Book Review: First Founding Father: Richard Henry Lee and the Call for American Independence by Harlow Giles Unger, (New York: De Capo Press, 2017)
When people think of the Founding Fathers, a few names likely come to mind. But how many minds jump to Richard Henry Lee? Moreover, how many are likely to think of Lee as a primary founder? Although instrumental at nearly every point in the journey from British colonies to independent nation, Richard Henry Lee has since faded into the background while the popular revolutionary and early national narratives focus on a handful of the Founders in more simplified versions of complex events. In First Founding Father: Richard Henry Lee and the Call for American Independence, Harlow Giles Unger brings Lee back to the forefront of the political struggles surrounding American independence. In examining Lee’s contributions in several key areas, Unger demonstrates that many of the achievements now credited almost solely to others, including the Declaration of Independence and the Bill of Rights, originated in Lee’s efforts.
Beginning with his birth at Stratford Hall in Virginia—the same birthplace as the later Robert E. Lee who commanded an army in opposition to the government that Richard Henry Lee worked tirelessly to establish—Unger traces Lee’s life and work in what is at once a biography of Lee as well as a revisitation of the major political and military thrusts of the Revolution. Influential since colonial times, the Lee family harbored both wealth and political prominence. Richard Henry Lee served his home state of Virginia in many capacities throughout the colonial, revolutionary, and early national periods, serving as a member of the Virginia House of Burgesses, the Continental Congress, and as a U.S. Senator. Unlike some of his colleagues who operated mostly in the intellectual and theoretical realms, Lee involved himself in the day-to-day efforts of the war and expended much effort to ensure that the military could accomplish the ends so that the political groundwork for which he and others labored could come to fruition. Unger meticulously relies upon official documents as well as letters and private writings to develop his case for the essentialness of Lee’s contributions to American success.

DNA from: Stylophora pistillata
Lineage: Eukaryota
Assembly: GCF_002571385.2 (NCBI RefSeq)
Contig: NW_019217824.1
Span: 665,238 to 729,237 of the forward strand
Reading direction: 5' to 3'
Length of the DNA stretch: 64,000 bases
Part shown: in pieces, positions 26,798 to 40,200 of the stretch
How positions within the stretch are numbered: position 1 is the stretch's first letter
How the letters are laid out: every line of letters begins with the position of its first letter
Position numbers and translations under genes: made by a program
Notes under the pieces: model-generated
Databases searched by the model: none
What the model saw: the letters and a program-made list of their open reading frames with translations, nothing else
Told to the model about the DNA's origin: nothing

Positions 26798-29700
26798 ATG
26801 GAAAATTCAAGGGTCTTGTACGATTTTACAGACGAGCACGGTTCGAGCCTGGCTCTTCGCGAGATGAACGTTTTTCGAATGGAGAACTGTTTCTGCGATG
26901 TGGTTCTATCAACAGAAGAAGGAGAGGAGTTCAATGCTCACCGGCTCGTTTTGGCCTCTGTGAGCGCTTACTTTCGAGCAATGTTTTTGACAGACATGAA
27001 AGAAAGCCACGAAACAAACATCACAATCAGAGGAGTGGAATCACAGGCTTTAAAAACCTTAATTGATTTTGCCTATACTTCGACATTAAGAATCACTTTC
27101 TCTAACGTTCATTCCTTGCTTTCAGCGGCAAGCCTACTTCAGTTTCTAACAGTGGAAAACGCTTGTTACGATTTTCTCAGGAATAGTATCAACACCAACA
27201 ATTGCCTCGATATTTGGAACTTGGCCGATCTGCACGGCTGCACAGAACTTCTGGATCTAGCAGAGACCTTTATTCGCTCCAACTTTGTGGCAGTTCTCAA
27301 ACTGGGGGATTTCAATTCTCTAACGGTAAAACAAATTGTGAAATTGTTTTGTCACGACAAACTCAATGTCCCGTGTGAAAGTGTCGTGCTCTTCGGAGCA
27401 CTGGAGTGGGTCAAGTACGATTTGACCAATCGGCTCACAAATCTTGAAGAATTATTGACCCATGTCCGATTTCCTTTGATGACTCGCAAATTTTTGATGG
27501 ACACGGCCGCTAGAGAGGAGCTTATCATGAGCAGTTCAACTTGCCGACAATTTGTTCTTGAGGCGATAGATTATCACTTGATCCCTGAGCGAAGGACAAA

Throughout the chronicles of his public service, Unger emphasizes that Lee often thought ahead of his contemporaries when it came to large political moves. For example, Lee urged the cessation of the slave trade in Virginia, which was an important precursor to emancipation. While it did not become a reality until years later, Unger reminds us that Lee pushed for it long before his fellow politicians accepted it. Lee similarly remained at the forefront of momentous issues at other points in his political career, perhaps most notably in declaring American independence and in the addition of the Bill of Rights to the Constitution. Unger’s label of Lee as the “First Founding Father” underscores Lee’s role as a driving force behind these key moments in the nation’s establishment. It is not entirely unreasonable to speculate that had Lee not introduced and advocated for these measures, the nation’s beginning may have played out differently. While Unger’s focus is on Lee’s public service and political achievement, he provides a balanced perspective of Lee’s life and position, portraying him as a man of passionate causes while not discounting the personal motivations and hoped for benefits of Lee and his family—particularly in matters concerning landholdings.
Given all of Lee’s contributions to independence and the union of states during the early national period, it seems puzzling that the man and his accomplishments have been somewhat obscured. Unger attributes much of this to the visitor’s experience at historic homes and the latter’s role in developing popular narratives, provoking an interesting consideration of how historical memory is shaped and developed. For example, Thomas Jefferson and James Madison, each credited with the Declaration of Independence and the Bill of Rights, respectively, have houses located mere miles from each other that people from all around America and the world visit each year. With no prominent focal point for historical tourism, Lee and his role receive little public attention.
First Founding Father is arranged in eight chronological chapters and the narrative is written in an engaging and inviting manner with illustrations peppering the pages throughout. Possibly in reaction to the commonplace emphasis on other Founding Fathers, Unger at times seems to emphasize Lee’s accomplishments at the expense of those of others. For instance, Unger’s emphasis on Lee’s movement to declare independence diminishes the involvement of others, especially Thomas Jefferson’s crafting of the document. This, however, is understandable since Unger is working to correct misperceptions and deeply rooted imbalances in the historical memory. Unger’s work is sophisticated enough that readers with an already intimate knowledge of the period and events will gain something from the work, while more casual students of the period will find First Founding Father an interesting introduction to a key, but often forgotten, politician in the nation’s early history.